At this time of year, whether we are with family around a table enjoying Thanksgiving dinner or by ourselves meditating about what we should be thankful for, there are some sub-groups within the normal collectives to whom we give thanks and honor that shouldn’t be forgotten. One example is an often forgotten minority of service ”men” who are fighting in Iraq and Afghanistan or have done so in the past in Viet Nam, Europe or Japan, to guard is from the evil dangers of war—that is the population of women warriors, wounded or not.
According to the Center for Women Veterans, there are about two million women veterans out of a total of about 23 million US veterans. New Mexico has about 17,000 women vets. According to the Veterans Health Administration, more than 212,000 women service members have served in Iraq and Afghanistan since the Global War on Terror began, more than ten percent of the total deployed force; more than 137 service women have died in defense of our nation, and more than 500,000 have enrolled in the VA health care system—obviously as wounded warriors.
Here are some things that you need to know:
- Women are now the fastest growing subgroup of U.S. veterans. Their number is expected to increase profoundly in the next ten years. VA health care is in high demand by the women Veterans of Operation Enduring Freedom(OTF) and Operation Iraqi Freedom (OIF).
- It has been well documented that women veterans who are Veterans Administration (VA) patients have about the same levels of physical and mental illness as do men and require comparable intensity of health care services.
- The only major national memorial Arlington National Cemetery that honors all servicewomen—past, present and future is the Women in Military Service for America Memorial. About 2.5 million women have served or are serving in US Armed Forces since the American Revolution.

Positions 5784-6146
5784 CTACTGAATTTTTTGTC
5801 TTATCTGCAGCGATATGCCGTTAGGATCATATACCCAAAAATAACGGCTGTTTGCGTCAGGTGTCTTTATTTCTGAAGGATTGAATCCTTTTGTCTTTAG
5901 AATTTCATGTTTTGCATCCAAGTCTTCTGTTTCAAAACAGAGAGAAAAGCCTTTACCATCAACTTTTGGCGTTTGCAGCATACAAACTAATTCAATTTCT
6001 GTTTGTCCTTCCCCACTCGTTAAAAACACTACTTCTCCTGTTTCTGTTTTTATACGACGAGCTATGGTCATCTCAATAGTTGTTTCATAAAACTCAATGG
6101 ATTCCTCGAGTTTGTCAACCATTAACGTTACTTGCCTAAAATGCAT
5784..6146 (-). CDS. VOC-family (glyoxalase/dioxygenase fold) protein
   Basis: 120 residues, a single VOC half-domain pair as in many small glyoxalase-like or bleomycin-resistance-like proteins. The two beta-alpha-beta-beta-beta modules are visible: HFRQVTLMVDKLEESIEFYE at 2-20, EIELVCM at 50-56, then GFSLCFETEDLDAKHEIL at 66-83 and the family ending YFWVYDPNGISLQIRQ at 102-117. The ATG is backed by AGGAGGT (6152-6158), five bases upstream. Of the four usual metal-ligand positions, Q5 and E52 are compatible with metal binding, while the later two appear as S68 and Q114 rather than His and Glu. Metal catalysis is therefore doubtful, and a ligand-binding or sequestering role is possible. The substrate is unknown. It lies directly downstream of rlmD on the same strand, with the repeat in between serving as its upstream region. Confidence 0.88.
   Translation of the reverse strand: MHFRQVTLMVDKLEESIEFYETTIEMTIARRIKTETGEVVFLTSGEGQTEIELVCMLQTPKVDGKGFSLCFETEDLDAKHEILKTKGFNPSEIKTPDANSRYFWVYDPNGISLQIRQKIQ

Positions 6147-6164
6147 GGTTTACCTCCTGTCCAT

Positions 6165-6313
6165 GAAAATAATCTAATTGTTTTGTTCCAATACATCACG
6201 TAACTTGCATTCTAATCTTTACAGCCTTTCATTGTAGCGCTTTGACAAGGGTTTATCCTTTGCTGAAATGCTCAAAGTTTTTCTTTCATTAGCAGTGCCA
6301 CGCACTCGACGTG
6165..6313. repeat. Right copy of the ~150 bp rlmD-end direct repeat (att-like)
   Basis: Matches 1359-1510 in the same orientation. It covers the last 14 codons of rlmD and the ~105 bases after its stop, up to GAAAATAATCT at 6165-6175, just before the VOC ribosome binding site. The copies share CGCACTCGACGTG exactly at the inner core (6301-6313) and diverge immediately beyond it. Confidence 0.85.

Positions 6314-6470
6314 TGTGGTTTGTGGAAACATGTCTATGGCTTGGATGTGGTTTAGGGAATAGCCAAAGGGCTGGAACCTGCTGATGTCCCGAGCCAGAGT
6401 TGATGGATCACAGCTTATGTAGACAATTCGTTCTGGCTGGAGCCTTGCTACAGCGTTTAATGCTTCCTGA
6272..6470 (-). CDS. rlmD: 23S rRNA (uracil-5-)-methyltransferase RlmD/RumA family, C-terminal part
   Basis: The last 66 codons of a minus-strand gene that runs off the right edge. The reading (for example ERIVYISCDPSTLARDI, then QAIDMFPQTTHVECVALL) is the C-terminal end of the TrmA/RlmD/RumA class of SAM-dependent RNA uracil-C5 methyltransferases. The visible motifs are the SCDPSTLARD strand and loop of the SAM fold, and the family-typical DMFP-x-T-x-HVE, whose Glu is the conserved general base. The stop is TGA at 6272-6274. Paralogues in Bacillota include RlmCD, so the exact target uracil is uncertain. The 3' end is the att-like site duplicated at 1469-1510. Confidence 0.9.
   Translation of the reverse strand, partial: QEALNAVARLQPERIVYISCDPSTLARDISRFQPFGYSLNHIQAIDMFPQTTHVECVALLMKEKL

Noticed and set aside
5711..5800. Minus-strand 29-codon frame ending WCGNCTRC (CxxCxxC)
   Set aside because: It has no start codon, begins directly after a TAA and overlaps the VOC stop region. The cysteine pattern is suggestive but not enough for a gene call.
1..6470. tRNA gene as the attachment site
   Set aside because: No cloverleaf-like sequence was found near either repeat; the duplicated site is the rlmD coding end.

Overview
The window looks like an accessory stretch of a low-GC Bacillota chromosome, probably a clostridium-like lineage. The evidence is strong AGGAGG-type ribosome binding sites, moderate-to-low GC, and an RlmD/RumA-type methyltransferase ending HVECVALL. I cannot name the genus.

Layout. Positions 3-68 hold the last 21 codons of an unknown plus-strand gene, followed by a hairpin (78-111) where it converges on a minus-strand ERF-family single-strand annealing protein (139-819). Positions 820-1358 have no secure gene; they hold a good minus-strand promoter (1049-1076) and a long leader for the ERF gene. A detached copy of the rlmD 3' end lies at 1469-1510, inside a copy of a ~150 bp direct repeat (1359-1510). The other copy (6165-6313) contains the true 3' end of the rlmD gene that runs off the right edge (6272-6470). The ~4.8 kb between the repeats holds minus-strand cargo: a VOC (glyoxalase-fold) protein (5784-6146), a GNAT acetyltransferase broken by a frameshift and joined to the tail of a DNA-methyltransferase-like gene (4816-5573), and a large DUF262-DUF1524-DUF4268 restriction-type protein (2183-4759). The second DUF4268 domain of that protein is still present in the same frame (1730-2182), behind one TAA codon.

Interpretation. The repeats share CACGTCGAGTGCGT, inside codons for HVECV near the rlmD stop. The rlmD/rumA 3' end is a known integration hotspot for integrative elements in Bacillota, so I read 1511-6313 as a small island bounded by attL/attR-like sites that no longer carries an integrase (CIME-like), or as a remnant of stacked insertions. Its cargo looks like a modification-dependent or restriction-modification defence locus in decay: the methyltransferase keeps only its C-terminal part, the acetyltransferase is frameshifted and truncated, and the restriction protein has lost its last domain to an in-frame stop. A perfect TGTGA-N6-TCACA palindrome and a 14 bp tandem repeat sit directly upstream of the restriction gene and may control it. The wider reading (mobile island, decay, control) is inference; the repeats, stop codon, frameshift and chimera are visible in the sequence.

- A comprehensive study on Vietnam-era women veterans will soon be published–Lifesaver— Time/Life portrait of “Nurse Hamilton,” who was one of about 8,000 women who served with the U.S. military in Vietnam.
- The VA reports that the most common conditions for women vets are: back problems, joint disorders, Post Traumatic Stress Disorder (PTSD), reproductive health conditions, depression(!), musculoskeletal problems(!), adjustment disorders(!), skin disorders(!), and hearing disorders. (The conditions marked with (!) indicated conditions that affect women vets more than their male counterparts.)
- Just as in civilian settings, both women and men soldiers can experience a wide range of unwanted and distressing sexual behaviors that affect their wellness both during and after deployment. “Military Sexual Trauma (MST)” is the overarching term the VA uses to refer to experiences of sexual assault or repeated, threatening acts of sexual harassment. According to the VA, about 1 in 5 women vets respond “yes‟when screened for MST. Rates are significantly higher for women.
- It is estimated that close to 20% of Iraq and Afghanistan veterans have Traumatic Brain Injury (TBI), and about 2/3s of those also have PTSD. 13% of U.S. soldiers serving in those theaters are women and, even with a more limited combat role, 10.5% of women OEF/OIF veterans receiving VA care have screened positive for TBI post-deployment.
In New Mexico:
- Women veterans in New Mexico can be helped with wellness issues such as keeping their cholesterol levels down by taking advantage of a full range of services offered through the Women’s Comprehensive Care Clinic (WCCC) in Albuquerque, as well as at eleven other clinics across the state. The program also offers gender-specific, primary care, gynecology, cancer screening, preventive care, and behavioral health care.
- Homelessness for female vets is a large issue in New Mexico. The YWCA’s Henderson House in Albuquerque provides housing for women vets and their children. You are encouraged to go to the website to support the facility.
If you happened to include this sub-group of “Wounded Warriors” in your prayers and thoughts in the past, please include them in the future for the aforementioned reasons.